Select Committee on Northern Ireland Affairs Minutes of Evidence

Memorandum submitted by the Royal Ulster Constabulary



  1.  The problem of housing relocation in Northern Ireland following intimidation or threat is a complex one. It involves a range of different types of victims who are singled out for attack or intimidation for different reasons and must also be considered in the context of the overall pattern of paramilitary intimidation.

  2.  The main categories of people affected in this way are:

    (i)  Victims of sectarian intimidation

      —  who are attacked because of their perceived religious or political beliefs.

    (ii)  Victims of paramilitary feuds

      —  who are attacked by members of their own community because they are seen as being associated with or supporting a different paramilitary faction.

    (iii)  Members of security forces/prison officers/public officials

      —  intimidated or targeted because of their profession or role in the criminal justice system.

    (iv)  Alleged criminals

      —  those whom the paramilitaries alleged are guilty of petty crime, drug dealing, or "anti-social" behaviour.

    (v)  Disputes with paramilitaries

      —  people who have stood up to paramilitary threats or spoken out against their activities.

    (vi)  Victims of racial intimidation

      —  selected for attack for purely racial motives.

  3.  Each of these areas is explored in greater depth later in this paper. Where possible, we will present what reliable information we have to quantify these problems, but there are very significant problems with the information available in this area.


  4.  The statistical information in this area is spread across a number of different Government agencies. These include, for example, police, the Northern Ireland Housing Executive, other social landlords, Social Services, Victim Support Groups.

  5.  There may be overlaps between the information held by the various agencies. At the same time we know that many victims do not report incidents to police and do not wish them to be reported to police for a variety of motives. Even where police do become aware of incidents, victims often refuse to co-operate in or assist any Police investigation, very often because they fear that this will result in further attacks on them.


  6.  In working class areas in the main urban conurbations, public sector housing is often segregated along political/religious lines. This situation has developed since the serious inter-communal rioting of the late 1960s/early 1970s, when thousands of people were forced to move home as paramilitaries on both sides sought to claim territory and exclude all opposition from "their" area.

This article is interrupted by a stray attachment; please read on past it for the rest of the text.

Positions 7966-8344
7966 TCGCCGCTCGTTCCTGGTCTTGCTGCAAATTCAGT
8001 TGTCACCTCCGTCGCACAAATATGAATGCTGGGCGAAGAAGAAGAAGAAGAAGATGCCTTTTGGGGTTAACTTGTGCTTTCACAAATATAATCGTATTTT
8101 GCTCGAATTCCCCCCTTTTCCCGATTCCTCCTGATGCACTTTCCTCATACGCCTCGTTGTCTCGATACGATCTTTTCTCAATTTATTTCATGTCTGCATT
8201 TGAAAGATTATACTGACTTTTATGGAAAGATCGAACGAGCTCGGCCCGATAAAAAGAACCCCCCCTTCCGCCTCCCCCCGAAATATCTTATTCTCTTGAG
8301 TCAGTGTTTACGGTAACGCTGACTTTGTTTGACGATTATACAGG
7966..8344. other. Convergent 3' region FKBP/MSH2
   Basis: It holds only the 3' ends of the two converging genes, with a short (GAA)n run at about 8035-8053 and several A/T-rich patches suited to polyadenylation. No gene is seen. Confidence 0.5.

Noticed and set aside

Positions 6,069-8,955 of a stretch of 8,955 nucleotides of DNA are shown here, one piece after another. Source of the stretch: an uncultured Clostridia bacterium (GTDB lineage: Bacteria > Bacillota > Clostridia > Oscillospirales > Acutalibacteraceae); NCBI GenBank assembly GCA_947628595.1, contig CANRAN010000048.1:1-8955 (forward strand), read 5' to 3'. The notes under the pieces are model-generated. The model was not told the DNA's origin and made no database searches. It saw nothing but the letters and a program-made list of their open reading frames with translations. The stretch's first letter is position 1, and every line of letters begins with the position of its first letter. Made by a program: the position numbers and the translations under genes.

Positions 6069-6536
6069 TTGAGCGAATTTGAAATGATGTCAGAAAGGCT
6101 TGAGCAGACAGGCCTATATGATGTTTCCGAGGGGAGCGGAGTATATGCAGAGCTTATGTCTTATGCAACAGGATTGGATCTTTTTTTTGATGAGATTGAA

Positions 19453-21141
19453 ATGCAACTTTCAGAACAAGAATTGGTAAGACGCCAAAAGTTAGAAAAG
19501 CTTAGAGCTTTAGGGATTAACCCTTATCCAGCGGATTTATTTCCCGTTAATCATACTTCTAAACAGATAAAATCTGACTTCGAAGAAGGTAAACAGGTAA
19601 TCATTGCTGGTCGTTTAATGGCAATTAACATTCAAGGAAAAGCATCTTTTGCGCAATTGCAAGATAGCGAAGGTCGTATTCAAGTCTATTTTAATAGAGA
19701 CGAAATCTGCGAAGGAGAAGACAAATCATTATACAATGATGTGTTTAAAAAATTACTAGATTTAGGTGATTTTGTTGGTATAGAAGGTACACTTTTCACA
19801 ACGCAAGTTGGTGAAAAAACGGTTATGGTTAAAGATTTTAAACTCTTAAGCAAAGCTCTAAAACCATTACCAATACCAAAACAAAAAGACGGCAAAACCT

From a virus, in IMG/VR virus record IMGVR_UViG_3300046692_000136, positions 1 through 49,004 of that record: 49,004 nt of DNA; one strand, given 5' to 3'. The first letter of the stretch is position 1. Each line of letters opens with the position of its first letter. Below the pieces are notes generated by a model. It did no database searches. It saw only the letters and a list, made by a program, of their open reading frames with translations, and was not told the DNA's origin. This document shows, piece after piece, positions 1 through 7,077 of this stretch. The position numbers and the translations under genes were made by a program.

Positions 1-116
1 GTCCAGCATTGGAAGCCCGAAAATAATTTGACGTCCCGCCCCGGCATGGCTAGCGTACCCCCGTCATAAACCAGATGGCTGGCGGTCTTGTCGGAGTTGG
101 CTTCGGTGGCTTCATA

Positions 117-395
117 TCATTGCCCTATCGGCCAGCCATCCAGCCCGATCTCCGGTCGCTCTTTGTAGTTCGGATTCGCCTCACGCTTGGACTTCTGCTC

7.  In some cases these boundaries have a clear physical form—the "peace line" barriers in Belfast are an example. In other areas a major road can act as a recognised dividing line with different communities living on either side of the road.

  8.  In rural areas the boundaries are often less well defined but there are some country towns where different parts of the town or different estates are seen as Protestant or Catholic, Nationalist or Unionist. There is also a perception in some areas of concerted long-term campaigns to force members of one religion or another out of rural areas.

  9.  It should be stressed that most areas of Northern Ireland are peaceful, most of the time, and that in many areas communities live a peaceful co-existence. However, there are also serious problems of sectarian attacks or intimidation, very often focused into a relatively few areas.

  10.  Sectarian attacks tend to happen sporadically throughout the year but rise to a peak in the weeks before the Twelfth of July, when the risks of inter-communal conflict are highest. The attacks can take the form of:

    (i)  broken windows;

    (ii)  other criminal damage to cars/property;

    (iii)  anonymous threats/bullets sent through the posts;

    (iv)  assaults;

    (v)  petrol bomb/arson attacks;

    (vi)  pipe bombs;

    (vii)  murder.

  11.  The most difficult problems often arise:

    (i)  along the community interfaces, where tension is highest and local residents are most vulnerable; and

    (ii)  where there are isolated individuals or groups living within a larger, different community.

  12.  Within the last two months, for example, we have seen a series of sectarian attacks in different areas of Northern Ireland, including:

    (i)  Larne; and

    (ii)  North Antrim.

  These have included assaults, petrol bombings, arsons and pipe bombs.

  13.  Police attempt to counter these incidents by:

    (i)  liaison with community leaders on both sides to try to defuse tensions, prevent problems escalating, or return them to normality as quickly as possible after the incident;